Bomb in Syria kills 2 members of U.S.-led coalition, including 1 American
Posted March 30, 2018 2:27 p.m. EDT
Updated March 30, 2018 3:24 p.m. EDT
WASHINGTON — Two members of the U.S.-led coalition fighting in Syria were killed — one U.S. soldier and one British — and five others were wounded by a bomb in a late-night attack, the military said Friday.
The attack took place near Manbij in northern Syria and is believed to have been carried out by remnants of the Islamic State fighting force, a senior U.S. military official said.
A statement posted by the U.S. Central Command, which directs U.S. forces in the region, said “an improvised explosive device” detonated about 11 p.m. local time Thursday.
The statement did not reveal the identities of the service members involved, how seriously the survivors were hurt or where in Syria the attack occurred. The U.S.-led coalition includes about 30 countries, but only a few have forces on the ground.
“The names of the deceased will be released at the discretion of the pertinent national authorities,” the statement said. “Details pertaining to the incident are being withheld pending further investigation.”
A statement released Friday by the Ministry of Defense in London confirmed that the second soldier killed in the blast was British and that the mission was to counter fighters with the Islamic State group.
Coalition forces have been deployed to Syria to fight, alongside Kurdish militia allies, against the Islamic State. But with that force largely routed, the 7-year-old civil war in Syria has entered a dangerous new phase.
Two U.S. allies, Turkey and the Kurds, who control parts of northern Syria, are fighting each other. And the Kurds and coalition forces are engaged in a tense standoff with the Syrian government, along with its allies — Russia, Iran and Iranian-backed militias.
On Thursday, President Donald Trump suggested the United States could pull its approximately 2,000 troops out of Syria “very soon.” The comments surprised Defense Department officials who have maintained that some kind of U.S. presence in parts of Syria may be necessary to avoid re-creating the conditions that led to the rise of the Islamic State — and also to avoid ceding influence in the country to Russia.
“Very soon, we’re coming out,” Trump said during a rally in Ohio. “We’re going to have 100 percent of the caliphate, as they call it — sometimes referred to as ‘land’ — taking it all back quickly, quickly.”
Even so, Pentagon officials in the past few months have said repeatedly that a complete withdrawal of U.S. troops could leave a void. On Tuesday, Defense Secretary Jim Mattis said that while U.S. forces were no longer in “an offensive effort on the ground,” they continued to play a role. “We continue the operations in Syria,” he said.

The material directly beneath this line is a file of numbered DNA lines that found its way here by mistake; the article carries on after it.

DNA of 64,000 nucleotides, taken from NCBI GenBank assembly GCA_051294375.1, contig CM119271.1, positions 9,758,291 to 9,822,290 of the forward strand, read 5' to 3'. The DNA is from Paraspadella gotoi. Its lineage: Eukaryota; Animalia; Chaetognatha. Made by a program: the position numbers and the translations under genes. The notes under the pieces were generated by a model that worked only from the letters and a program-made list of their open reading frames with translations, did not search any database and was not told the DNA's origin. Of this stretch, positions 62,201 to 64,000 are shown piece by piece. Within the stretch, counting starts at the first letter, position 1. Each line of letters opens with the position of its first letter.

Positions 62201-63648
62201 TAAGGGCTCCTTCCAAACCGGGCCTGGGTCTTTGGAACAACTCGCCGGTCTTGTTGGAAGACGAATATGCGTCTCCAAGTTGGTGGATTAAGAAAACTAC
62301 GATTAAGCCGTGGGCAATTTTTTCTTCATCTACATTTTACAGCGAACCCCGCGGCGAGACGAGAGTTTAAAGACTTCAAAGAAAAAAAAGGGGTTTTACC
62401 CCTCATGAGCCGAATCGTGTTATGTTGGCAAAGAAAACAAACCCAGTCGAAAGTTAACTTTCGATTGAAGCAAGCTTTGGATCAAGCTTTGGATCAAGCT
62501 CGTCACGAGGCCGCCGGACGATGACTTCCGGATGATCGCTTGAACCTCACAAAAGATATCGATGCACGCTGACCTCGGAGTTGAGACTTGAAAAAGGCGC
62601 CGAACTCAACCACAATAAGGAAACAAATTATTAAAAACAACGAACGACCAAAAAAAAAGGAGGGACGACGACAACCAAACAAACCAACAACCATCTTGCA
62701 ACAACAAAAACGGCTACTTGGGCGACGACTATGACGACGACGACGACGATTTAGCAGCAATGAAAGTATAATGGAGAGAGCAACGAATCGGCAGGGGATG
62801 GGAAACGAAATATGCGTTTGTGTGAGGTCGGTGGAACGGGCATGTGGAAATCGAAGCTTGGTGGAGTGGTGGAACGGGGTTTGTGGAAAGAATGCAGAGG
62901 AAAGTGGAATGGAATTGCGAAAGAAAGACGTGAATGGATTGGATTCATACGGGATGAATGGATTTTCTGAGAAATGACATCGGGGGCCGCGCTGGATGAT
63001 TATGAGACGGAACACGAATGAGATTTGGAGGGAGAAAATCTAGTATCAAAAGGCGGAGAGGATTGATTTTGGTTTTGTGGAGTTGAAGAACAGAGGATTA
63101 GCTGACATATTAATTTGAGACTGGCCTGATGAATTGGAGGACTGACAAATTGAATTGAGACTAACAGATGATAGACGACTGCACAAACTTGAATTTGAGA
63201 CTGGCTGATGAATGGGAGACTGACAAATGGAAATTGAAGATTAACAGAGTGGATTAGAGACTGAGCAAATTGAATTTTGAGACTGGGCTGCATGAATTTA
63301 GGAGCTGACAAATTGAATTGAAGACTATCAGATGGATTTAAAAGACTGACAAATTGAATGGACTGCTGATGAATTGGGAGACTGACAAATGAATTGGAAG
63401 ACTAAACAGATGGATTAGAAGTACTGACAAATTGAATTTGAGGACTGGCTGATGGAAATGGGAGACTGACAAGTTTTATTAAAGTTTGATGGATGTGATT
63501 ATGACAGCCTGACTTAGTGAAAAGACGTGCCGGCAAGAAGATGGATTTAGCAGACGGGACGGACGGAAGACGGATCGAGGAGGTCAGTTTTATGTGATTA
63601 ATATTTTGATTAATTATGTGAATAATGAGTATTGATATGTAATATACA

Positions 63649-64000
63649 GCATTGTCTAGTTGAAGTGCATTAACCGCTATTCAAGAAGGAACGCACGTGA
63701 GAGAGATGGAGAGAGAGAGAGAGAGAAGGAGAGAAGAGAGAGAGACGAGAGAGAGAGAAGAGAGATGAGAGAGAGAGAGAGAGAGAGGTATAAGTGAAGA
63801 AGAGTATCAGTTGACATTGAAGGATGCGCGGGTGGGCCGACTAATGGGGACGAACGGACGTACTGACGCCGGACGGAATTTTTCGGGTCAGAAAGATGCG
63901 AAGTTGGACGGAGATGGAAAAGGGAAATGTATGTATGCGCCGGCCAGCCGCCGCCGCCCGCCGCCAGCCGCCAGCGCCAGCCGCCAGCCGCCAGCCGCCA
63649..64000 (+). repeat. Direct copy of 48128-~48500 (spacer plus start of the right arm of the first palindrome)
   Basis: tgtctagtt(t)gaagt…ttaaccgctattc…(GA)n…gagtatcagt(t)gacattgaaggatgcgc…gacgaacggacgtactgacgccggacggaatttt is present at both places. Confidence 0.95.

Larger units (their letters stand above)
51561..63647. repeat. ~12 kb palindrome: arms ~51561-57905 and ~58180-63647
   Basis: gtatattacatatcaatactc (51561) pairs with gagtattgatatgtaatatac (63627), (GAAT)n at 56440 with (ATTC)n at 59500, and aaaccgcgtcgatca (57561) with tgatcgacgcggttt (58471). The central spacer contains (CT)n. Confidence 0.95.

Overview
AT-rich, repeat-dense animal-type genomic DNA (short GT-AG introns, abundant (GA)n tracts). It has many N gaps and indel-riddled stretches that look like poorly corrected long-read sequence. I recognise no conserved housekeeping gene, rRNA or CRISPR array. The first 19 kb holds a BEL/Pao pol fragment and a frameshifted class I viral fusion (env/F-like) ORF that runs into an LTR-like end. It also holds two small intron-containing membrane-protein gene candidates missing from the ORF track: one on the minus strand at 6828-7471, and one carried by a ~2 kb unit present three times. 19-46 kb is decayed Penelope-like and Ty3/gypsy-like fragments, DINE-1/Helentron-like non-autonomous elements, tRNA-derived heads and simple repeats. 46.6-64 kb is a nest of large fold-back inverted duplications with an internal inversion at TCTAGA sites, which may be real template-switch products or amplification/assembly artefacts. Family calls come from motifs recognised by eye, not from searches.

It was unclear how the death of the U.S. service member in the newest attack would influence Trump’s thinking on a possible U.S. withdrawal. Beyond that, the Islamic State group remains in the eastern half of Syria, and Defense Department officials caution that suggestions the group has been completely routed understates the Islamic State presence in Syria.
As if to demonstrate the complexity of the situation in Syria, President Emmanuel Macron of France sought Thursday to position his country as a bridge between the Kurdish fighters and Turkey by serving as a mediator in talks — an effort that was rejected by President Recep Tayyip Erdogan of Turkey.
Macron told a delegation of that included a number of Syrian Kurds that France “honored the sacrifices and the determining role” played by Kurdish fighters in the battle against the Islamic State, which has largely been driven out of Syria, and he expressed concern about Afrin, the northern enclave where Turkey recently pushed out the Kurds.
He stopped short, however, at least in his public statements, from offering to back the Kurds militarily. It was a similar balancing act as the one taken in February by Foreign Minister Jean-Yves Le Drian, who when asked about Turkey’s incursion in northern Syria said France had already warned it was “not acceptable to add war to war” in Syria.
Erdogan ridiculed his French counterpart Friday, saying that he met with Macron last week and that the French leader was saying “weird things” that required Erdogan to say, “Tough.”
“We don’t need a negotiator,” Erdogan said. “Since when has Turkey had an issue of sitting down at a table with terror groups? Where did you get this? You can sit down with terror groups, but Turkey fights against terror as it did in Afrin. You keep going on like this. Who do you think you are that you can utter the word negotiating between Turkey and terror groups?”